So you’ve read the Don’t Ask Don’t Tell survey (which can be downloaded here), and you’ve felt vaguely negative about it but didn’t have the words to explain why. It’s alright; I felt the same way! Luckily, I had a great Research Methods teacher (holler Professor Kiter-Edwards) and a text book by one Earl Babbie that is honestly one of the most enjoyable text books I’ve ever had to read.
We’re going to focus on a few of the biggest problems going on with the survey because we’re smart people, obviously, but we don’t want to be showoffs.
Full disclaimer: I’m only 3/4 of the way through my degree in sociology, which means that I’m ignorant of a full quarter of the information that I should know. Maybe you know more than me. If you do: spread the wealth! Let’s talk about what works and what doesn’t.
Issue Number One:
WTF is the research question?
Surveys can be done for three main reasons: exploration, description, or explanation. If you’re exploring, you’re saying “we’re not really sure what’s going on so we’re going to find out some stuff so that we’re not bumbling fools.” If you’re describing, you’re asking what. And if you’re explaining, your research question is going to be about why. According to Geoff Morrell, pentagon spokesman extraordinaire, they are “not playing games here, we’re trying to figure out what the attitudes of our force are, what the potential problems are with repeal.” In other words, they’re exploring.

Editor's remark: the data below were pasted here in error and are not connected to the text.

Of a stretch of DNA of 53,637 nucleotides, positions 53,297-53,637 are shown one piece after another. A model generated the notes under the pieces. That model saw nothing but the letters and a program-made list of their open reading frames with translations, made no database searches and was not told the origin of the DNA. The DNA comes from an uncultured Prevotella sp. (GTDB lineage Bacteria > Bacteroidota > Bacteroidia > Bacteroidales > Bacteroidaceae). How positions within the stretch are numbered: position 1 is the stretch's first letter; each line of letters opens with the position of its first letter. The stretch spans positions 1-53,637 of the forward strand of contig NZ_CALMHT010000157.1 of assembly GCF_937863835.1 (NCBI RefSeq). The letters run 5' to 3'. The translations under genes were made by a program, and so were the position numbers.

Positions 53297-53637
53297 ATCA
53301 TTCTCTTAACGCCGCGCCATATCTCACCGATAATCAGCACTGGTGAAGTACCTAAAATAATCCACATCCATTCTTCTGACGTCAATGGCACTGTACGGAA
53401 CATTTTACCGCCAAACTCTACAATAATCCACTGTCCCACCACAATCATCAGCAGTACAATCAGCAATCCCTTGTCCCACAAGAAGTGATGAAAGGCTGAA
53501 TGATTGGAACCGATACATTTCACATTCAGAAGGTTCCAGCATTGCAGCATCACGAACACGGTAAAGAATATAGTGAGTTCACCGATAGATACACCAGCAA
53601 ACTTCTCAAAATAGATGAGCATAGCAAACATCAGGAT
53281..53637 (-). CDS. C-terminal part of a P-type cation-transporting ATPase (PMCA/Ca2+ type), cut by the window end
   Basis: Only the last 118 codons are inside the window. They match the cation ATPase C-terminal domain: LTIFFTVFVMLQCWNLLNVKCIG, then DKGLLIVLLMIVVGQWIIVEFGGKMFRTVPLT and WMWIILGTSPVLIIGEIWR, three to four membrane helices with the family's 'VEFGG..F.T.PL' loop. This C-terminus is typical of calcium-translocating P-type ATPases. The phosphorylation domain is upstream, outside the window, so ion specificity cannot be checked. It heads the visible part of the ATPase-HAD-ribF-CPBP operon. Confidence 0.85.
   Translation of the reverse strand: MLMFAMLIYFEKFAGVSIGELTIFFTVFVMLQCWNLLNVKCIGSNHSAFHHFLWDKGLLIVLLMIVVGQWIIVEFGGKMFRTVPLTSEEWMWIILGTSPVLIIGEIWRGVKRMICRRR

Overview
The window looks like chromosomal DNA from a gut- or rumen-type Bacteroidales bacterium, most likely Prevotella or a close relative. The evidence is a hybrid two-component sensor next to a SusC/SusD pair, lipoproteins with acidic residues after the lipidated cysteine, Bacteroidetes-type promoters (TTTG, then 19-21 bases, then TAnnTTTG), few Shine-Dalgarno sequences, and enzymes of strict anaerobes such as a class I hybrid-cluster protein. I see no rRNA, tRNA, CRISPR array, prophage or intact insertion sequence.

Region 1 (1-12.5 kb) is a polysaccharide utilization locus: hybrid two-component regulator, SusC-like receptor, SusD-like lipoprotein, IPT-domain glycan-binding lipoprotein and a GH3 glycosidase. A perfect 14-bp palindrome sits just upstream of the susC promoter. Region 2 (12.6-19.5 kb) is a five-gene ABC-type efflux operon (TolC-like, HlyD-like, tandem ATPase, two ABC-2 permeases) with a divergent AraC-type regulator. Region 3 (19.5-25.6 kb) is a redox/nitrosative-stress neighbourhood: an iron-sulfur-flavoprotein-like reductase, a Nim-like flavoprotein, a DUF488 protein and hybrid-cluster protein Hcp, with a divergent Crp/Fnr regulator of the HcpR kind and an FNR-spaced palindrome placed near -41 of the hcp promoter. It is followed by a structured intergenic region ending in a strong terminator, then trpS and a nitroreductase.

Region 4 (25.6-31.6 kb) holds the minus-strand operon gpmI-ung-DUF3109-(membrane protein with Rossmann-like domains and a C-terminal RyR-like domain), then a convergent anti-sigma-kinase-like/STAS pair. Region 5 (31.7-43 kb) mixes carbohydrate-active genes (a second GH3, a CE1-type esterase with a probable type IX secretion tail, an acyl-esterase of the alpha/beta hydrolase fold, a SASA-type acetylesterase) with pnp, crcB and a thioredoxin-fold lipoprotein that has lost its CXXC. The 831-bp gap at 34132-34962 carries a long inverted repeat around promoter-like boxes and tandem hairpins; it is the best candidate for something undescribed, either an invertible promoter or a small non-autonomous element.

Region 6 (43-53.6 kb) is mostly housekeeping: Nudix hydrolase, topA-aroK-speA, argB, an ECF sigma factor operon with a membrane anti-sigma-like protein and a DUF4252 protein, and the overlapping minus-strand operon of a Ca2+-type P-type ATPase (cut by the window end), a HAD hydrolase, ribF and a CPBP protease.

Exploratory research is usually done with subjects that no one knows anything about. If you want to know how many times a year the average person eats Nutella or if aliens might exist, you would do exploratory research. The problem with this approach to the DADT problem is that exploratory research doesn’t really provide any answers. It’s meant to act as a primary indication of how things might be and to be a stepping stone for further research, but the issue here is that the military seems to be viewing it as comprehensive.
What’s most problematic is that there doesn’t appear to be any sense of direction. Are they planning on using this information to stage more in-depth research about why people feel the way they feel, or are they just going to throw out the House’s bill if enough people say that they wouldn’t want a gay tent-mate?
The survey asks how people feel about gay shower buddies and lesbian neighbors but neglects to ask why people feel the way they do. This isn’t a survey flaw as much as it is an indication of the general attitude of the country. To probe into why people are homophobic would be to admit that there’s nothing wrong with gay people and that’s something that the government’s not ready to do.